Ph.D., History, UCLA, 1984
Transcribing Class and Gender: Masculinity and Femininity in Nineteenth-Century Courts and Offices
(University of Michigan Press, 2009) explores the interrelationships
between court reporters, business stenographers, and typewriter girls
in the nineteenth-century United States through the language of class
and gender. In an examination of changing discourse about male
and female office and court workers, Transcribing Class and Gender
investigates themes about marriage, beauty, fashion, degraded labor,
ambition, contradictions of respectability, and the language of
professionalism. The study also looks at relationships between
classes, the New Woman and the New Man, and unions and professional
organizations. Transcribing Class and Gender
reveals how these men and women blended elements of contemporary
notions of manhood and womanhood, but the balance changed between the
middle and end of the century. By 1900 the conversations about women
and men in offices and courts developed stock characters that would
continue to attract and plague office and court workers well into the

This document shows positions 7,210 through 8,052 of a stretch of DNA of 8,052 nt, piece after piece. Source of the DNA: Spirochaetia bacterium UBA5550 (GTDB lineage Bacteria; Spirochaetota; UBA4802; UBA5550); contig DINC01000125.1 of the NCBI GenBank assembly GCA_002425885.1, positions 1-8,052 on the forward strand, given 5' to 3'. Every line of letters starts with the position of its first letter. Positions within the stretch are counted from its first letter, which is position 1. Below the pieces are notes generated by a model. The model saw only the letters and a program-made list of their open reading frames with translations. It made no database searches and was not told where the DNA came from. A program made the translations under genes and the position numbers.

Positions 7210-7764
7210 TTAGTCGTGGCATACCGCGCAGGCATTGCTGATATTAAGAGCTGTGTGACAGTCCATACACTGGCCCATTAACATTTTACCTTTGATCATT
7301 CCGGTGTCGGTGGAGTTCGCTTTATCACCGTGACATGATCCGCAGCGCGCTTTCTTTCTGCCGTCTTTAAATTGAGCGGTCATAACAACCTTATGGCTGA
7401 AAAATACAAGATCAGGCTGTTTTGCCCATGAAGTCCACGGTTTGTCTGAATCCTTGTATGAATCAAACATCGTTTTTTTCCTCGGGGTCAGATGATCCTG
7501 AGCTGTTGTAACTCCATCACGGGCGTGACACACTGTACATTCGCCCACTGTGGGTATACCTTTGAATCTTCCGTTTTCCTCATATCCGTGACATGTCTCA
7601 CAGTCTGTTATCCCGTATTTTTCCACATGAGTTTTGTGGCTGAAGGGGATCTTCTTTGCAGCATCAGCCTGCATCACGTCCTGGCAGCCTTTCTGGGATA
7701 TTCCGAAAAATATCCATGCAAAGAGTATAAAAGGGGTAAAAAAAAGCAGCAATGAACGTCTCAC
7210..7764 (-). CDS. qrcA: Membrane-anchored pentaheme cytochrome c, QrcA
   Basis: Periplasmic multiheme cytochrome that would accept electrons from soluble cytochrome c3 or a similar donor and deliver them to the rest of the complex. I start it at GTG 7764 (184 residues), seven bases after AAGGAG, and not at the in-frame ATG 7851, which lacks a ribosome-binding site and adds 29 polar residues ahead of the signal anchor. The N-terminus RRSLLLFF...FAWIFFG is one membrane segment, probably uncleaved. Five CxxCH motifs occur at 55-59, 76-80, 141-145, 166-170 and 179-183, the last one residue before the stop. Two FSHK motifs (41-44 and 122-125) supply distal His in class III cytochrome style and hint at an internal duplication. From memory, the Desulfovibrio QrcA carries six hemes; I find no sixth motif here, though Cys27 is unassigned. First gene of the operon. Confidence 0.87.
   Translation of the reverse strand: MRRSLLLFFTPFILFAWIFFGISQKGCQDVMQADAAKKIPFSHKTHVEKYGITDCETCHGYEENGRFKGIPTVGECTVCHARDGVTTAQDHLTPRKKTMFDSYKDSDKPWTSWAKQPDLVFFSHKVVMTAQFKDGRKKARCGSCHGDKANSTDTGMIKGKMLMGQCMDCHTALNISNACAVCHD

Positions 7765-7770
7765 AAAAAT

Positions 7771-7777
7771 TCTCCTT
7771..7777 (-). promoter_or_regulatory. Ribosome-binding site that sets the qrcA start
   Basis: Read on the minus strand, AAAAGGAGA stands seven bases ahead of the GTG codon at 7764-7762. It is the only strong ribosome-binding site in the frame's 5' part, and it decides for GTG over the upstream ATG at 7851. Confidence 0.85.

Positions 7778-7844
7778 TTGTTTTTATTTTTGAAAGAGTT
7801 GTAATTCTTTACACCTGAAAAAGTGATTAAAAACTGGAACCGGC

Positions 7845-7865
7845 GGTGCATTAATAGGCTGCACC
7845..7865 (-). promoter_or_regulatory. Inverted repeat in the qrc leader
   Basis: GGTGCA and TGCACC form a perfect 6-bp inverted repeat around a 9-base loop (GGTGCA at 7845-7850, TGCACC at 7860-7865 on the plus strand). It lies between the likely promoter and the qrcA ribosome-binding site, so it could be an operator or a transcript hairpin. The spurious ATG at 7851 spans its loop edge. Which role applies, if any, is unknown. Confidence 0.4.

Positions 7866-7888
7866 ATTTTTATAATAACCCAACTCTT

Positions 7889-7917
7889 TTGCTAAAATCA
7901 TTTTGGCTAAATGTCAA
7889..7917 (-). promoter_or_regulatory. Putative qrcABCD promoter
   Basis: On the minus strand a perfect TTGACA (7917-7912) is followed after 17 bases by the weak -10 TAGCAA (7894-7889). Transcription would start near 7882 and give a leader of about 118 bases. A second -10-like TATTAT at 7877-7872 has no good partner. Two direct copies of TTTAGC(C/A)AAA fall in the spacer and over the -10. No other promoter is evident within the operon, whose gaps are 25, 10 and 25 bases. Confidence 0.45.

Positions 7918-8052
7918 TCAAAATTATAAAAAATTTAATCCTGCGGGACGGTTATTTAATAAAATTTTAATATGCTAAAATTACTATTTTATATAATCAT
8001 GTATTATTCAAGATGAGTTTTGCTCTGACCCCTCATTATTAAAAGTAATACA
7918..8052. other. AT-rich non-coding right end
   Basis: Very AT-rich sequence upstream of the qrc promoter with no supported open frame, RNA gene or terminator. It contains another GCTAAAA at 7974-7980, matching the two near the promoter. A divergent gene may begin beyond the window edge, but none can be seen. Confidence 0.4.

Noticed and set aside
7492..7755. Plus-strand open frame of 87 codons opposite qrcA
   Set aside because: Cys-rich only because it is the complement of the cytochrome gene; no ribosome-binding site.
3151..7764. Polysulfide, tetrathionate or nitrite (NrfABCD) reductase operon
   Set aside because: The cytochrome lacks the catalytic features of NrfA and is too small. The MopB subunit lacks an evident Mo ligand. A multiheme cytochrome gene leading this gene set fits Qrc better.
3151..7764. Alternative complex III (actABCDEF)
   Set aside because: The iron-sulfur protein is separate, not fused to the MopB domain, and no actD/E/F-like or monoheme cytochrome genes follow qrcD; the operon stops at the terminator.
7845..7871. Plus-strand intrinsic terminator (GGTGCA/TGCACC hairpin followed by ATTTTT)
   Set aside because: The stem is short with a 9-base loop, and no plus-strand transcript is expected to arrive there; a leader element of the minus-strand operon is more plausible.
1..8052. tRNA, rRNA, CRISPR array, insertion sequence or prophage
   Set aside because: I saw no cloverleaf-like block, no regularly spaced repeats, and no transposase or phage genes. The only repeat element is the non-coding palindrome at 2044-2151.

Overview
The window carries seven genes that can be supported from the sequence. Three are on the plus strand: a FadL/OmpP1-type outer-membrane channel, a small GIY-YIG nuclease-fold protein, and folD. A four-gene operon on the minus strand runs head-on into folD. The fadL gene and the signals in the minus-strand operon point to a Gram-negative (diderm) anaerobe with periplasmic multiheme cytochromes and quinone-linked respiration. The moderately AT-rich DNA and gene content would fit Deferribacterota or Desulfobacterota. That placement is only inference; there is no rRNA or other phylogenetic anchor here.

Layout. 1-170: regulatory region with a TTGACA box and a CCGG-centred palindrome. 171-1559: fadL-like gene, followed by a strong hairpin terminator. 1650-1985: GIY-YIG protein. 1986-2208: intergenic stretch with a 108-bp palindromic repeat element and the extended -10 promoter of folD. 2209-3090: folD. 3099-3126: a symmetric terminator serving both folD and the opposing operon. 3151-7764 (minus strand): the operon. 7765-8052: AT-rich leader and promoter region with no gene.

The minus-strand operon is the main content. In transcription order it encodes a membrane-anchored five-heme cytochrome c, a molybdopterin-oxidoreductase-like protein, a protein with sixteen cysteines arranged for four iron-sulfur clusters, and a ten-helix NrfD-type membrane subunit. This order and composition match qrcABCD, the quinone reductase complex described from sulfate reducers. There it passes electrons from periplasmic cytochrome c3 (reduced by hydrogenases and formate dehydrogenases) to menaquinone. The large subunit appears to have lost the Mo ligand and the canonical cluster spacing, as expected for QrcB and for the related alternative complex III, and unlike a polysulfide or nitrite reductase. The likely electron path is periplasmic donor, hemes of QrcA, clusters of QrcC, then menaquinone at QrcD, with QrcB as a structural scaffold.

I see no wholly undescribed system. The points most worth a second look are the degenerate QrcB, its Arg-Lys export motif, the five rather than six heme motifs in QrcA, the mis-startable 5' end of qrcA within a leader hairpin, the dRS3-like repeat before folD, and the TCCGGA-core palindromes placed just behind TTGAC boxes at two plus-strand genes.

History articles and chapters in Journal of Family History, California Sociologist, and Korean Women in Transition, long encyclopedia entries on clerical women and working women.
Articles on teaching in Perspectives: On History, the History Teacher and elsewhere.
CURRENT RESEARCH PROJECTS
another project that looks at class crossings and blurring as framed by
gender, I am currently working on a study of marriages between
“millionaires” and working-class women in the early
twentieth century. This study examines media characterizations as
well the marriages themselves.
TEACHING INTERESTS AND COURSES RECENTLY TAUGHT
a U.S. historian, I am interested in how the meanings of class and
gender have interrelated and changed in the past two hundred years.
Women and Womanhood (History 357, History 486)
Manhood (History 357 and grad classes)
Class and the Working Class (History 487: Working Peoples; History 483z:
History of Poverty and Anti-Poverty Movements)
Social and Cultural History (History 477)
Late-Nineteenth and Early-Twentieth Century/Gilded and Progressive Eras
Consumerism (varied classes)
Historiography (History 388)
Capstone for History Majors with a Teaching Option (History 498)
Various other classes: History 450, 577, 571, 595, 202a, 202b
Eugene Asher Distinguished Teaching Award, American Historical Association, 2006.
California State University at Los Angeles Outstanding Professor, 1994-1995.
CURRENT MAJOR PROFESSIONAL ACTIVITY:
President of Western Association of Women Historians (WAWH), 2009-2011.